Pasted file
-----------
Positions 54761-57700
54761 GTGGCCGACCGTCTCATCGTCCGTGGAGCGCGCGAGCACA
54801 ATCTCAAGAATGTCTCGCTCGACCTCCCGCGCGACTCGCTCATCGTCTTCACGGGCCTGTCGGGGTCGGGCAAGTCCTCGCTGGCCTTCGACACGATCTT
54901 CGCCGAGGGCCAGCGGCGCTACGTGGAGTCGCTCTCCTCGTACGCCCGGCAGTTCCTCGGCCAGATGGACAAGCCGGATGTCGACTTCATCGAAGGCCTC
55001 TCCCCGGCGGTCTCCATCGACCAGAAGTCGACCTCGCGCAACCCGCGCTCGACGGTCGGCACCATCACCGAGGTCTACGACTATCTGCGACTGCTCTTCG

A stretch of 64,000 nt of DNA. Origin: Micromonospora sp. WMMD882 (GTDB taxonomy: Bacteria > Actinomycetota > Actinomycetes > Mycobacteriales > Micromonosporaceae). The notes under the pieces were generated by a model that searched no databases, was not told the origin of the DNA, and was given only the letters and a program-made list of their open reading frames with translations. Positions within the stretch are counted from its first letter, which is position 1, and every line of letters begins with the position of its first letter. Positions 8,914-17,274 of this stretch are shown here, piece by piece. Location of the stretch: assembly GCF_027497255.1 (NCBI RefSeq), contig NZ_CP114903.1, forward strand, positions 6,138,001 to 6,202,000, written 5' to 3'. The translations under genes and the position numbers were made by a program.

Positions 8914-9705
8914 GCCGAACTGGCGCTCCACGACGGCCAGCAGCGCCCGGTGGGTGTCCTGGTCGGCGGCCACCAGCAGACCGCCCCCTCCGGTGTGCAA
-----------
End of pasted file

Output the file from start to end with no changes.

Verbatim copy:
Positions 54761-57700
54761 GTGGCCGACCGTCTCATCGTCCGTGGAGCGCGCGAGCACA
54801 ATCTCAAGAATGTCTCGCTCGACCTCCCGCGCGACTCGCTCATCGTCTTCACGGGCCTGTCGGGGTCGGGCAAGTCCTCGCTGGCCTTCGACACGATCTT
54901 CGCCGAGGGCCAGCGGCGCTACGTGGAGTCGCTCTCCTCGTACGCCCGGCAGTTCCTCGGCCAGATGGACAAGCCGGATGTCGACTTCATCGAAGGCCTC
55001 TCCCCGGCGGTCTCCATCGACCAGAAGTCGACCTCGCGCAACCCGCGCTCGACGGTCGGCACCATCACCGAGGTCTACGACTATCTGCGACTGCTCTTCG

A stretch of 64,000 nt of DNA. Origin: Micromonospora sp. WMMD882 (GTDB taxonomy: Bacteria > Actinomycetota > Actinomycetes > Mycobacteriales > Micromonosporaceae). The notes under the pieces were generated by a model that searched no databases, was not told the origin of the DNA, and was given only the letters and a program-made list of their open reading frames with translations. Positions within the stretch are counted from its first letter, which is position 1, and every line of letters begins with the position of its first letter. Positions 8,914-17,274 of this stretch are shown here, piece by piece. Location of the stretch: assembly GCF_027497255.1 (NCBI RefSeq), contig NZ_CP114903.1, forward strand, positions 6,138,001 to 6,202,000, written 5' to 3'. The translations under genes and the position numbers were made by a program.

Positions 8914-9705
8914 GCCGAACTGGCGCTCCACGACGGCCAGCAGCGCCCGGTGGGTGTCCTGGTCGGCGGCCACCAGCAGACCGCCCCCTCCGGTGTGCAA